ome people believe that the patterns, lines and marks on a person’s palm reveal interesting information about his or her life. For rising young comedienne Rasika Mathur, that turns out to be true—though maybe not in the way you might expect. Mathur’s hand boasts two faint scars that tell the story of an accident that provided the material for her first formal stand-up act.
Energetically extending her palm and fingers out for closer inspection, she points out the marks as she recalls the details of the high school mishap. “We were doing the Macbeth monologue, and I ended up doing the ‘Is this a dagger I see before me?’ scene. I brought candles to school and a letter opener and ketchup for fake blood and everything to make it realistic.”
The realism and intensity of her class performance had an unfortunate result: “I ended up cutting three tendons and a nerve while doing the last line of the play, which was ‘Macbeth shall sleep no more!’ because I slammed the ‘knife’ down on the table so hard … I ended up having stitches and physical therapy. I got 115 percent on the project, though. But it was such an ordeal … I had to go to prom stag and it was just such a depressing time to be me that it turned into my first comedy act.”
I ended up cutting three tendons and a nerve while doing the last line of the play, which was “Macbeth shall sleep no more!” because I slammed the “knife” down on the table so hard.
But it is tragedy that often leads to success—and in the case of Mathur, that success has meant a walk-on TV appearance in Pamela Anderson’s new sitcom, Stacked, and the recent booking of an MTV show with Nick Cannon. Of course, that first act was hardly as glamorous—Mathur told her Macbeth tale at an Indian Students Association show while she was a student at the University of Texas in Austin.
“That kind of just set off into doing something funny every year for them, like twice a year … most Indians were only doing songs and dances, you know Bharatnatyam at the talent show and all that stuff, so I wanted to do something a little different,” she says. She was hooked, having “fallen in love with the ability to talk about herself while making people laugh.”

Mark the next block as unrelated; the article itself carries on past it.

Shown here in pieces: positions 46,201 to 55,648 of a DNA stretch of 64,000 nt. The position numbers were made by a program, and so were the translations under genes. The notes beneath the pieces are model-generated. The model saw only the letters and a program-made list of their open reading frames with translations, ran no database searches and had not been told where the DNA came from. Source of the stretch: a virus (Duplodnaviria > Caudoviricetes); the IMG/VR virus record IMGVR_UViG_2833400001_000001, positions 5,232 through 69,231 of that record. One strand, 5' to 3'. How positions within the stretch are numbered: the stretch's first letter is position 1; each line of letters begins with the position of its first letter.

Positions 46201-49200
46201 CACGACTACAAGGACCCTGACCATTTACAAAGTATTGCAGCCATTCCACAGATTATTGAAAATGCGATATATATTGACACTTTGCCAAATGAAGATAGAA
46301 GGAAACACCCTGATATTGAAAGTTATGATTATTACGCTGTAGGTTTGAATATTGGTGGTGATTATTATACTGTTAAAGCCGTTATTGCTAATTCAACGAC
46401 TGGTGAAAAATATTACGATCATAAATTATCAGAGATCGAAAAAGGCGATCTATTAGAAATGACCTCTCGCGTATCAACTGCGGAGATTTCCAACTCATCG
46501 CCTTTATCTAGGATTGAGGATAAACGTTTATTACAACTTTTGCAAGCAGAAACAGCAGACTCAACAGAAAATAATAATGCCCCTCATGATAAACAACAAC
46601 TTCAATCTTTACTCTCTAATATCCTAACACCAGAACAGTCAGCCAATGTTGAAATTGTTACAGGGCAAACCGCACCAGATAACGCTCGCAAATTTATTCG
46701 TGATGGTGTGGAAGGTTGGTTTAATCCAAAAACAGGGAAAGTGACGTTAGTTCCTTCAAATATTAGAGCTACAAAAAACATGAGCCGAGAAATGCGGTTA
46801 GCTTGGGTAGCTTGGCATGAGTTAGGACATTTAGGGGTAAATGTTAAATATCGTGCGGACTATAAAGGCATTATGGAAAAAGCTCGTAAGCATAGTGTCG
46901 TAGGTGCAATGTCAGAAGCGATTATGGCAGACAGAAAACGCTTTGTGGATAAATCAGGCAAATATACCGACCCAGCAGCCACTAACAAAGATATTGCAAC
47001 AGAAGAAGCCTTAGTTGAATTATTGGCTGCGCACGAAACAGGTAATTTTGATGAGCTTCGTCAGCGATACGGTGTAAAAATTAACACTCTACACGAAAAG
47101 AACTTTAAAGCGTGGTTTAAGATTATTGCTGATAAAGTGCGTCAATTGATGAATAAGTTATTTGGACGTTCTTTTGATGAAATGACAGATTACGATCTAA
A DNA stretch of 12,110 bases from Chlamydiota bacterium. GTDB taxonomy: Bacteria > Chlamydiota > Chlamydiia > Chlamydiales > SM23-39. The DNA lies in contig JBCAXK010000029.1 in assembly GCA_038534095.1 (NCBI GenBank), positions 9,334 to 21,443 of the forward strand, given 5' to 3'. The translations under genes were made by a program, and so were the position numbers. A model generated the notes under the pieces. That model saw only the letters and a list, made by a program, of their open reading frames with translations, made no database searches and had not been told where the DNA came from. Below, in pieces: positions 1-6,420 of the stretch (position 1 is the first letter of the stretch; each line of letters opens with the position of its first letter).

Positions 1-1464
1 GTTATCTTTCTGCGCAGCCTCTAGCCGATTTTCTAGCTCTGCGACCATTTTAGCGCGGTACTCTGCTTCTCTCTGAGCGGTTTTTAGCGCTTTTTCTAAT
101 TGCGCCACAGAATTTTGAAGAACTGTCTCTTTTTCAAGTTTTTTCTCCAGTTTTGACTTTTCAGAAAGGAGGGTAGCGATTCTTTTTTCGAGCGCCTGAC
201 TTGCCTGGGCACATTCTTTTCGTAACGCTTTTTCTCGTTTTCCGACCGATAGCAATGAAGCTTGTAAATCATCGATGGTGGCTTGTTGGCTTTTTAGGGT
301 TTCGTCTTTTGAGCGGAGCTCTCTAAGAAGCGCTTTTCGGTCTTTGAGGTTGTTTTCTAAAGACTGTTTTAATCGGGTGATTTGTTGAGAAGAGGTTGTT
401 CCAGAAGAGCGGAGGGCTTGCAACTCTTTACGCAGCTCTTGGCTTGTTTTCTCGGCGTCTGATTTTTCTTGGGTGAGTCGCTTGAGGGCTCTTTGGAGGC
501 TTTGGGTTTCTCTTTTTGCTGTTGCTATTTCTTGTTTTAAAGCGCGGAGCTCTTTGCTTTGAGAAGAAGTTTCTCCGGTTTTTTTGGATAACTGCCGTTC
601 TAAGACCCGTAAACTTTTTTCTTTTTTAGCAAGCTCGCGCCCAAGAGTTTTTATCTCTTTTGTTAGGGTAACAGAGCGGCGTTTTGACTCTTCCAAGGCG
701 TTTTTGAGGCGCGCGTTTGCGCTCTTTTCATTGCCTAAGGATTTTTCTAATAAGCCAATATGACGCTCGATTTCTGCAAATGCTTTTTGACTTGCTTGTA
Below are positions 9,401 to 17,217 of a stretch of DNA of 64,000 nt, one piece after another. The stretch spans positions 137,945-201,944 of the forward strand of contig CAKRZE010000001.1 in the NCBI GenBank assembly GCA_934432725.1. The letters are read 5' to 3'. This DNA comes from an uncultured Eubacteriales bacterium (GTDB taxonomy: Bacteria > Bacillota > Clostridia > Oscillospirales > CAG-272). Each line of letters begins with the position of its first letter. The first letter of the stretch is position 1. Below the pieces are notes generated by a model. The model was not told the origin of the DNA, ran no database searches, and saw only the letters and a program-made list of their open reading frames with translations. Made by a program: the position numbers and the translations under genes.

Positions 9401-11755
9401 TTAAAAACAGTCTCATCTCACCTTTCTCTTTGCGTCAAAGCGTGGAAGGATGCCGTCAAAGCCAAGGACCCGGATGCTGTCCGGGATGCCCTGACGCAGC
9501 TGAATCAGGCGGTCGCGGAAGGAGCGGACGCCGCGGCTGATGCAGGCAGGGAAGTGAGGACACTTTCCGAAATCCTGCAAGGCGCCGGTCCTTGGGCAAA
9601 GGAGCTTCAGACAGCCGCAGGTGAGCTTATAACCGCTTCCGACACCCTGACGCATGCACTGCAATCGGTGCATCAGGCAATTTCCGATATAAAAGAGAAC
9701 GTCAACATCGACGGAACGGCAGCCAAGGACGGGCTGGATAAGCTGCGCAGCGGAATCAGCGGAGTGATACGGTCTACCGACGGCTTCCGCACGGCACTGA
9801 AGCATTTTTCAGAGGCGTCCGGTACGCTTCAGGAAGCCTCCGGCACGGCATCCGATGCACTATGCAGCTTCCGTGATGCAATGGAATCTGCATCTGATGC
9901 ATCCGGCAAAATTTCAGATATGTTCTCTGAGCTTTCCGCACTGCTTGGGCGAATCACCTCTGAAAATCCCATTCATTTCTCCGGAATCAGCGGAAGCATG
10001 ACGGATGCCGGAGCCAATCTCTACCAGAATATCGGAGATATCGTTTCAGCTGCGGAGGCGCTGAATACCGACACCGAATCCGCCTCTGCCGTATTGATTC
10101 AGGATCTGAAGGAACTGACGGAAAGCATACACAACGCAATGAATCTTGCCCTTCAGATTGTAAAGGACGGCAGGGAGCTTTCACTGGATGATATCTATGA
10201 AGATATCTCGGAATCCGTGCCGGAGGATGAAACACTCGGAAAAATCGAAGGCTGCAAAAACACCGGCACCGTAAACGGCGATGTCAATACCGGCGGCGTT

That ability has led to stints studying and performing improv at revered institutions like The Second City and Improv Olympic West. She has even performed with Stir Friday Night!, a Chicago-based Asian American sketch comedy troupe. “I got to play different characters like a Miss India type, an Indian princess riding an elephant, a crazy lawyer. That was really nice because we had a definite built-in audience. We had Asian Americans and then regu—other people, not regular, because Asians aren’t regular.”
In her offbeat way, Mathur decides to go with the slip about “regular” people after correcting herself. “Regular, normal people who were curious about Asian American culture, what stereotypes we break through our humor. We didn’t break any. We just enhanced them,” she says with a straight face.
Of course, Mathur has plenty of life experience from which to draw her material. Her current answering machine message, a stern Indian-accented “outsourcing” voice imploring callers to keep their message under a minute and to expect an email reply due to the high volume of calls, is a perfect example. She says the message, which can leave a first-time caller a little bemused and bewildered, was inspired by her dad’s own stern voice on his answering machine. And she continues to put her vocal talents to use—the creators of the Badmash comic strips have just asked her to play the voice of the grandmother in an upcoming cartoon.